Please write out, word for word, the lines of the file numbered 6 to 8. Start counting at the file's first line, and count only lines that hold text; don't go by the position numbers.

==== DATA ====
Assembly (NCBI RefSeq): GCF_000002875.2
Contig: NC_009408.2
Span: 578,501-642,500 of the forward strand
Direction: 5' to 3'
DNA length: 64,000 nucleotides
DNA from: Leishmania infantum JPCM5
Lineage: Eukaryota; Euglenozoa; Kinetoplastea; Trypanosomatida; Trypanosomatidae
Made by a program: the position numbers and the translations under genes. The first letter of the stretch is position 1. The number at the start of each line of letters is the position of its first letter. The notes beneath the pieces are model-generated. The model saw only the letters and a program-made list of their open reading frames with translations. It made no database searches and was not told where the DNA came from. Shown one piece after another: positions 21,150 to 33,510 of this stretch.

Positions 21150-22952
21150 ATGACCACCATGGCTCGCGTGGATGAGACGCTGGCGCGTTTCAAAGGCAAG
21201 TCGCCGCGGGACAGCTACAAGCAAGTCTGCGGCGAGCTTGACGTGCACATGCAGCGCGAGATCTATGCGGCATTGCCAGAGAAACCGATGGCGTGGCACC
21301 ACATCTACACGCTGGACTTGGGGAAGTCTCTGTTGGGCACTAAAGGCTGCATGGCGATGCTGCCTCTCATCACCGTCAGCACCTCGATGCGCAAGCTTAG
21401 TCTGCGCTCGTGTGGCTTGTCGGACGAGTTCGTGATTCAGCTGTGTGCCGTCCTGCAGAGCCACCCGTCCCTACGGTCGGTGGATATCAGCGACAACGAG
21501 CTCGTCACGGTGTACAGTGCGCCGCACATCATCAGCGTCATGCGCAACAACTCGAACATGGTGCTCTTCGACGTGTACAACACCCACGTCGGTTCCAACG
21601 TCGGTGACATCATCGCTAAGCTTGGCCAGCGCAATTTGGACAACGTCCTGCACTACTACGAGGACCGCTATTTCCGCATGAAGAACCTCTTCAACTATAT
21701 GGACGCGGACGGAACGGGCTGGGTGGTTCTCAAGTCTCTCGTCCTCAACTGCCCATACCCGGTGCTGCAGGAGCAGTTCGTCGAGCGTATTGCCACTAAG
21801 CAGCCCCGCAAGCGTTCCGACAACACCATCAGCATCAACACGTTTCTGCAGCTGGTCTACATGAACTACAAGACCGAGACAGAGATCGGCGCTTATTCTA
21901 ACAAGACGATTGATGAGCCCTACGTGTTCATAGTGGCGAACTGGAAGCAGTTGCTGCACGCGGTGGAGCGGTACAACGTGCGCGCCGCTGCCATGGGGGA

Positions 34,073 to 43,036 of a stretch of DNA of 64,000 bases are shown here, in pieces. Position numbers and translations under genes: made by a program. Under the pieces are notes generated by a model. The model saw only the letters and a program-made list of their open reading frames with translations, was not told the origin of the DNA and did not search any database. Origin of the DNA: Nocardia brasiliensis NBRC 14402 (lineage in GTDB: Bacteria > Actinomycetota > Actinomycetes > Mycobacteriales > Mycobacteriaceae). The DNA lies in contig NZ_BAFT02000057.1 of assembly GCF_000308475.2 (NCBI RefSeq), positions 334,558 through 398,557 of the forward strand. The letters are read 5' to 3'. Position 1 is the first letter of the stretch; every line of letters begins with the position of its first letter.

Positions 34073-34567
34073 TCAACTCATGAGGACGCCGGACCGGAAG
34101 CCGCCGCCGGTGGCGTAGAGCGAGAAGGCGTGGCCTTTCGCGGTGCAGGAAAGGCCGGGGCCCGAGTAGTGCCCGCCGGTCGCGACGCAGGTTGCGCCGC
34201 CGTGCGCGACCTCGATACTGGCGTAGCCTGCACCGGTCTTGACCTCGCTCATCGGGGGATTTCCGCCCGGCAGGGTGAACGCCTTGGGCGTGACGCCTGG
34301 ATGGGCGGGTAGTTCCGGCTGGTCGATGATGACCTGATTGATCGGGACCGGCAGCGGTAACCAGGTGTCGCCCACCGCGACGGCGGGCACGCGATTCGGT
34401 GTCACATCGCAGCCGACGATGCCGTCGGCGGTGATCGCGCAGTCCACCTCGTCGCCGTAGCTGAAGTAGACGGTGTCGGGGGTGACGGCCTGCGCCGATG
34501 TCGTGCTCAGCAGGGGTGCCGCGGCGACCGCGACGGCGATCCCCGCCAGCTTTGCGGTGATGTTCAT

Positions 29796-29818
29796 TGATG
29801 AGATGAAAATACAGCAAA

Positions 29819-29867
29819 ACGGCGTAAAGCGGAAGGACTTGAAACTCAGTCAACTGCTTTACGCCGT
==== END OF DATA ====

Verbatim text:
DNA from: Leishmania infantum JPCM5
Lineage: Eukaryota; Euglenozoa; Kinetoplastea; Trypanosomatida; Trypanosomatidae
Made by a program: the position numbers and the translations under genes. The first letter of the stretch is position 1. The number at the start of each line of letters is the position of its first letter. The notes beneath the pieces are model-generated. The model saw only the letters and a program-made list of their open reading frames with translations. It made no database searches and was not told where the DNA came from. Shown one piece after another: positions 21,150 to 33,510 of this stretch.